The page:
Not Yielding to Loss

By Tom Wray, associate editor

Product yield impacts the bottom line by keeping it steady.
In a competitive market like today’s, one of the best ways to maximize profits is to get the maximum use out of products and supplies. One of the most basic ways to do that is to get the best yield for the product that comes in from suppliers.
Work to increase yield has been going on as long as the modern meat industry. The pressure to get the most out of the livestock that comes in has pushed many companies to research the topic aggressively. Many processors will even guard their methods on maximizing yield as trade secrets.
“Generally, you are looking at what kind of throughput and the amount of product at end,” says Dennis Olson, a professor of animal science at Iowa State University in Ames, Iowa. “You always try to maximize that.” He adds that the drive to increase yield covers all meat products, including ones where the processing can have a major effect on the yield. Examples of that include frankfurters and deli ham, which will receive curing solutions, and beef jerky, where much of the product’s weight is lost when it is dried.
Yield is more than just getting the most out of the product, however. That’s not to say you only want to get every bit of useable meat out of the livestock that comes through a plant. The quality that you get from the livestock is just as important.
Consistency rules
“Our goal is not really in increasing our yields but in maintaining consistency and meeting our product specifications,” says Mark Shuket, president of Old World Provisions and of the North American Meat Processors Association (NAMP). “Each of our products are sold and priced based on a specific set of criteria whether it is the trim, the amount of added brine or internal cooking temperature.”
Tim Vlcek, owner of Vlcek Meats and another member of NAMP, agrees that consistency is a more important goal.
“If you take a nine- to 10-dollar steak, the inconsistency in weight can affect your profit more than anything,” he says.
Olson says that researchers are looking at different aspects of increasing yield. In the case of some areas, such as which meats offer the best chances of improving the yield, they can spend years working on it. The research covers more than just getting the right cut or a bigger animal. He says that scientists look at things such as proper animal-handling systems, slaughtering techniques and water-holding capacity of the meat.
He continues with examples of how water is a major consideration. Researchers and processors must work with evaporation from carcasses in the cooler. Even with fresh meat, there is fluid loss from purge or drip loss.
“Anytime you put a product through a processing step, there is a chance to lose yield,” says Shuket. “The more processed something is, the greater the chance of losing yield. Even small losses over a number of steps can amount to a large loss in the end.”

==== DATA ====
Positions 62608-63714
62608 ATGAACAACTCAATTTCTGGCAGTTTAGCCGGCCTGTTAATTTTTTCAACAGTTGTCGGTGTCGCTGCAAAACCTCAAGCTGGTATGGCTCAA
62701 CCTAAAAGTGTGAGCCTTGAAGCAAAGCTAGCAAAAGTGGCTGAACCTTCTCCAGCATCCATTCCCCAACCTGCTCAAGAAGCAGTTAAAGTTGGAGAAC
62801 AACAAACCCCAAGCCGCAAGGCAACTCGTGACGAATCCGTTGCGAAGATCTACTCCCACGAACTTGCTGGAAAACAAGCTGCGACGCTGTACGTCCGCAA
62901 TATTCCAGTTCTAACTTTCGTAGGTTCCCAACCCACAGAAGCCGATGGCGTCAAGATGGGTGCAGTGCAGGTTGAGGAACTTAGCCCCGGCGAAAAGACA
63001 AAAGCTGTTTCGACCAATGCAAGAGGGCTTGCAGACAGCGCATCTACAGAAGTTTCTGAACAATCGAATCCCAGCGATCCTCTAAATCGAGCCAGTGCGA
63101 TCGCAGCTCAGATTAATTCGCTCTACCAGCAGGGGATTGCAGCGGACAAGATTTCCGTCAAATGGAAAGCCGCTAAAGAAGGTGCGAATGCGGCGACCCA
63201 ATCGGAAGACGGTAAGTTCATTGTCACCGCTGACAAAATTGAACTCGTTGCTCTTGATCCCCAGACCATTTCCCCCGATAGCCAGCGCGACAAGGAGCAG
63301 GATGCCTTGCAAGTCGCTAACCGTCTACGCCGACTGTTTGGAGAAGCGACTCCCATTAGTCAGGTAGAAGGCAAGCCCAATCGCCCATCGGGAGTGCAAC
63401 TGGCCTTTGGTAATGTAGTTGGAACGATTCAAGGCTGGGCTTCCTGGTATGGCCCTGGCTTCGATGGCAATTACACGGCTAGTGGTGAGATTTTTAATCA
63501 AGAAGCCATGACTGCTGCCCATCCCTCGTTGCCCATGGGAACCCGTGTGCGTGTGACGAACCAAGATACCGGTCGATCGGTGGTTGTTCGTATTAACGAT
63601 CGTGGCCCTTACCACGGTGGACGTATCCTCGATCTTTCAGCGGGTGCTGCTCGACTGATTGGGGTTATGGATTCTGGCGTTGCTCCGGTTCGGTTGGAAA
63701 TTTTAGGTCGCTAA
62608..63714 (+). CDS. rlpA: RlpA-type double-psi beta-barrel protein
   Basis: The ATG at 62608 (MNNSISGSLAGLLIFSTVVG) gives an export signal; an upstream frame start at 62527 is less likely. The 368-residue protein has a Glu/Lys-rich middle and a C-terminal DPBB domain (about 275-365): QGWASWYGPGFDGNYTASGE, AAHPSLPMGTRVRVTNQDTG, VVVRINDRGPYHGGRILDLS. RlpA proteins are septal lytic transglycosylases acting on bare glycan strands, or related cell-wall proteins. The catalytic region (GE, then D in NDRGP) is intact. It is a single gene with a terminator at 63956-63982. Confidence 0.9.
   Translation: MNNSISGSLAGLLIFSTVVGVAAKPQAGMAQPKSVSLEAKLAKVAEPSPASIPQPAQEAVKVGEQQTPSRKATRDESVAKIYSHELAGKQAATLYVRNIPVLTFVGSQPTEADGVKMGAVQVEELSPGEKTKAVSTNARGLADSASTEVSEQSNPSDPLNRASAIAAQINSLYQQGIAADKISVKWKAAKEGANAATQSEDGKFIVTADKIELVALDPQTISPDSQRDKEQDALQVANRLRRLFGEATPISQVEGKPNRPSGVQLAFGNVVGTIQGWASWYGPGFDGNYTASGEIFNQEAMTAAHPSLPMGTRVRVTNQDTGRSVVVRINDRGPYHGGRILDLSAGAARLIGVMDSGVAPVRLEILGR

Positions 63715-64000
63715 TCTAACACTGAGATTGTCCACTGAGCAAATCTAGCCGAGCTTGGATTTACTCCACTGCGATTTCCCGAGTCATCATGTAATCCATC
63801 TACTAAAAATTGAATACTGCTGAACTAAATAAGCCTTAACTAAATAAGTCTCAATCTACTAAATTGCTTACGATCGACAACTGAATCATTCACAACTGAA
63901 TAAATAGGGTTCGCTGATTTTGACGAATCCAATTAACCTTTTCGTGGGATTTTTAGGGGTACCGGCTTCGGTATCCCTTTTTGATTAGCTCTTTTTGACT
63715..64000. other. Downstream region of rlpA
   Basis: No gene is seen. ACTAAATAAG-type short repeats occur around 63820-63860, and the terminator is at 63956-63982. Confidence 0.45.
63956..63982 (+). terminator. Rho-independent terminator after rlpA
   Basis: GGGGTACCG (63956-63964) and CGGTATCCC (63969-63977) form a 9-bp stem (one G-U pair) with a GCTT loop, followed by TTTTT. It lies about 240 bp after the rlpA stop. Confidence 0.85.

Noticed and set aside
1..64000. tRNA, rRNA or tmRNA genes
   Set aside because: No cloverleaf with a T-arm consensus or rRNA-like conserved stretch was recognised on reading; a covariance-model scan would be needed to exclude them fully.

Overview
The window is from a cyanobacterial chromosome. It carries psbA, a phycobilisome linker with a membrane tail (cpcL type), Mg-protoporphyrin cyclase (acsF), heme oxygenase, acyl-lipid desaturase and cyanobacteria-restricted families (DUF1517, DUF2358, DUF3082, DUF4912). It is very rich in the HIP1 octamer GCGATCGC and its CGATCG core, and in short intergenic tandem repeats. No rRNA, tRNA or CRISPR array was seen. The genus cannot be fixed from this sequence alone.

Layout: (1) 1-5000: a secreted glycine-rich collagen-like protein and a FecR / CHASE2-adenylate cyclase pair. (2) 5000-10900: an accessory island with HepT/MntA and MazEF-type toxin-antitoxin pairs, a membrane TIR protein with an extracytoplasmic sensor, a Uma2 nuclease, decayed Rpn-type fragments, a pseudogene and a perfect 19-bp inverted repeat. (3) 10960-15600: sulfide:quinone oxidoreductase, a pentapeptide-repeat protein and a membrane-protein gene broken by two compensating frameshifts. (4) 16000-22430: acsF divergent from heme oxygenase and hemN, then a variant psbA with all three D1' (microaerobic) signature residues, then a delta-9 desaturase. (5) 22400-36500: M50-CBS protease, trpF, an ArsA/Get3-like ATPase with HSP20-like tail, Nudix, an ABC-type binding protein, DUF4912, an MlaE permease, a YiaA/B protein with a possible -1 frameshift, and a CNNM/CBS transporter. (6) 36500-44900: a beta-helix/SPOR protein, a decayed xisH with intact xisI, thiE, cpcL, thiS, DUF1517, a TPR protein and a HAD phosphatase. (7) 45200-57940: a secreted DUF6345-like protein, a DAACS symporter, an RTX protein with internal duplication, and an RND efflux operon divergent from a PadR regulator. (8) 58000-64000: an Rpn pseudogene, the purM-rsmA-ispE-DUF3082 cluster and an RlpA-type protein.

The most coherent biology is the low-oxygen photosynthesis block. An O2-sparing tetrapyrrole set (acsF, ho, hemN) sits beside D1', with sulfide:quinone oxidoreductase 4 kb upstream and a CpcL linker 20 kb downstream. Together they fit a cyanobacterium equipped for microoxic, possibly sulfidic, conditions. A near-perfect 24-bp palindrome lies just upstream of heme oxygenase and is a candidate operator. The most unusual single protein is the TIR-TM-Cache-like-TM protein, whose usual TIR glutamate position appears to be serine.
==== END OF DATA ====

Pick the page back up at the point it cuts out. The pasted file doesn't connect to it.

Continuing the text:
Shuket adds that each type of meat has its own set of challenges. However, leaner, more uniform cuts tend to be more consistent. And using the freshest raw materials is also important.
The right tools
Equipment comes into play as well. Shuket says that yield is a combination of the equipement and how it is used.
“Some equipment is better than others, but you need to use it properly in order to make the difference,” he says. “You could have the best equipment available, but if you don’t use it properly, you won’t see any positive results.”
As for automation in the process, it won’t always have a major affect. Olson of Iowa State says that automation has more effect on manufacturing costs than it does on yield, both important costs to consider. He does add that automation will have more uniformity of production, but there’s not necessarily direct impact on yield itself.
Shuket says automation can help in several ways. “The trick is in deciding what level of automation is appropriate for your operation,” he says. “Some products lend themselves very well to automation, while others are more of an art and require the craftsmanship of a manual process.”
Counting pennies
Getting the most out of your product does have an effect on the bottom line. But that doesn’t necessarily mean increasing profits.
“It’s hard to quantify,” says Olson. “You have generally fixed costs that relate to labor, facilities and the amount of product you can process.” The more product that can be moved out of the plant and into the marketplace, the better the profit will be.
Shuket adds that yield isn’t so much about increasing profit as it is about preventing losses. The profit, he says, should be part of the pricing model for the product.
“You can’t ‘gain’ on a product without giving the customer something less than what they thought they are paying for,” he continues. “We have built our reputation on giving the customer a consistently high-quality product.”
To maintain the yield a company has, monitoring and auditing of the process is important. Shuket says that his company, Old World Provisions, is constantly monitoring its own process for consistency. Any needed corrective actions are taken right away.
Olson says all companies have assurance programs to make sure that a product is being processed as advertised. Everything has to be measured and validated. The points in the process at which audits and monitoring are performed depends on the product, Shuket says.
“The frequency of monitoring is really a function of your operation,” he says. “The more frequently you monitor a process, the faster you can respond when it is out of your specifications. However, when a process shows consistent control, over-monitoring can be a waste of manpower and resources.”
Knowledge of the system’s capabilities in terms of consistency and production is vital. The only way to remain aware of that is to monitor the process and taking corrective action when needed.